EUROPE - Adding infrastructure to a multi-asset portfolio can reduce overall portfolio risks by 35% with the same return, according to a research paper published by German property company IVG.

In the IVG model, when equities delivered negative returns, the optimal infrastructure allocation increased to 47% - a move that reduced overall portfolio risks by as much as 20%, with no impact on returns.

The implication is that infrastructure could provide better diversification than real estate in periods of volatility, despite lower returns.

"Simultaneous inclusion of both assets in particular result in an attractive risk/return profile, including in times of macroeconomic uncertainty," the report said.

Researchers at the property company found no positive correlation between infrastructure and any other asset class, though it did acknowledge a "certain correspondence" with money market securities.

"This result demonstrates that, particularly for investors wishing to protect the portfolio from losses in value during phases of macroeconomic uncertainty, infrastructure represents an attractive investment option should be added to the portfolio," the report said.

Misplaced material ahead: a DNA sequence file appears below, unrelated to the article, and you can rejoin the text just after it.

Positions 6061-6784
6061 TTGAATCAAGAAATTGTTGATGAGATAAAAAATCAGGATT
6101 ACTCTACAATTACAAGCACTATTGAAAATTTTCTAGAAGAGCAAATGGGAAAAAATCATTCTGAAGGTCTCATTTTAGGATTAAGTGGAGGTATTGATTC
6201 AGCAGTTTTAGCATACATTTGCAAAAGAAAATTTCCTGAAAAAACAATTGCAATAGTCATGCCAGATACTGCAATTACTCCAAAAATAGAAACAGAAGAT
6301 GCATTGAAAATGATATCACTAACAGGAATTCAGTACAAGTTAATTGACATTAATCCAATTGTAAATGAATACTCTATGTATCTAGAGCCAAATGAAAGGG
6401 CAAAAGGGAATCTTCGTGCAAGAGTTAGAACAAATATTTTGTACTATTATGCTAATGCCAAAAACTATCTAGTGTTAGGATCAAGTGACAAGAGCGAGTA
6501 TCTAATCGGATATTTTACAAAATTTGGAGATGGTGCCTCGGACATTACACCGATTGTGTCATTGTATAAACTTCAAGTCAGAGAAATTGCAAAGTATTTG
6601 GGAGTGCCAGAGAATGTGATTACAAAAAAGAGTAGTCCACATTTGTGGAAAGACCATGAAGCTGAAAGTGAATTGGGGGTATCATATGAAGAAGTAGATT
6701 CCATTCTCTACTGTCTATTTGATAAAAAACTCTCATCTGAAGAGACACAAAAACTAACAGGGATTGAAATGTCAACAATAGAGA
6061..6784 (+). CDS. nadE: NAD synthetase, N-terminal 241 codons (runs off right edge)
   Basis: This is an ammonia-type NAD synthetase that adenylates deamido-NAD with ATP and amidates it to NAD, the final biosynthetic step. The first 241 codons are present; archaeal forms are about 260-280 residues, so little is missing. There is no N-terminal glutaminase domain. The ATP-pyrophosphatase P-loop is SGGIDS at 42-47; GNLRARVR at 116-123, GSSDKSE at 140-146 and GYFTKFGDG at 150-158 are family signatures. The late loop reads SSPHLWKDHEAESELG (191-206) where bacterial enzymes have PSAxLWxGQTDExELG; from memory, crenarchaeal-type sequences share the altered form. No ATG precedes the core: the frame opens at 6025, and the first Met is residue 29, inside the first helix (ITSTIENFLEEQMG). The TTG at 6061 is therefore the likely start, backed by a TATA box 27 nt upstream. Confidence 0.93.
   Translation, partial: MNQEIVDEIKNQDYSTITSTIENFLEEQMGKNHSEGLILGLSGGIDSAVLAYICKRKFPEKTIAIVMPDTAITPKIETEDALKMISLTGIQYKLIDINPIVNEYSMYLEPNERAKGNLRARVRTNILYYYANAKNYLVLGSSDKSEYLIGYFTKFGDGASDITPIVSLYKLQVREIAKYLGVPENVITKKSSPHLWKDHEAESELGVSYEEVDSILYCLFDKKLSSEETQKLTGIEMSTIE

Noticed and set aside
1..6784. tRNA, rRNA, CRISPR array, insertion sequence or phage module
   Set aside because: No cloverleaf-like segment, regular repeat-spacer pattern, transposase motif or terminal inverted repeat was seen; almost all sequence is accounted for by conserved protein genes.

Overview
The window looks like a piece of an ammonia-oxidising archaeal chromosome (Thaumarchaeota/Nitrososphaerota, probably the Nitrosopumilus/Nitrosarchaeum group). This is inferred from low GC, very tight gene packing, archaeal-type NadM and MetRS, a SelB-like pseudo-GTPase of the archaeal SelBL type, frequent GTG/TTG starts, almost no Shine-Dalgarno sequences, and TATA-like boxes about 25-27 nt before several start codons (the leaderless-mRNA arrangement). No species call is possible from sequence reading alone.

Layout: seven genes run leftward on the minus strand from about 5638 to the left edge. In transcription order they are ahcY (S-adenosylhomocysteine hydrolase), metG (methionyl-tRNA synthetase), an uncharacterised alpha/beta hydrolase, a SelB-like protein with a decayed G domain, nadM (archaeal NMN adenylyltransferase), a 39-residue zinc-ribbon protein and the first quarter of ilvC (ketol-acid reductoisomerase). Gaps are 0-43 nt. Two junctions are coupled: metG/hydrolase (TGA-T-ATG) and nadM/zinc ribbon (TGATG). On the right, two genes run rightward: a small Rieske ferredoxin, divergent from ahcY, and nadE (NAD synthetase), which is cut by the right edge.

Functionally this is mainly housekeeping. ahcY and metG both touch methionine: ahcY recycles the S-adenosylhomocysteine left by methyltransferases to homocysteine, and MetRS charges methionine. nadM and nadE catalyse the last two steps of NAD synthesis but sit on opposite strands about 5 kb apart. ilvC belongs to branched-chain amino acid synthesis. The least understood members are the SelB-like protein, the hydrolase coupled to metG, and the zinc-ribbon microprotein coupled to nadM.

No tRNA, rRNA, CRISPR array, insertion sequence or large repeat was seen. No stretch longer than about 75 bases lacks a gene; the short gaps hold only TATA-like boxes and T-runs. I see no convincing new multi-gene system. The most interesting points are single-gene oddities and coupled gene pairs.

Despite its low risk of loss and expected loss as measured by the value-at-risk ratio, infrastructure is unlikely to contribute significantly to overall portfolio performance, generating an average annual return of 4.15%, according to IVG.

However, returns on infrastructure increased in comparison with other asset classes the longer the investment was held as a result of decreased transaction costs and low probability of loss.

Although there is "no definitive" optimal allocation - because it would depend on variables including the definition of risk, the required return and the investment horizon - IVG said pension funds should boost their allocations to infrastructure to as much as 20% from their current average allocation of 4%.

"In the majority of cases," the paper said, "the theoretical allocation is significantly higher than the level currently seen in most institutional portfolios."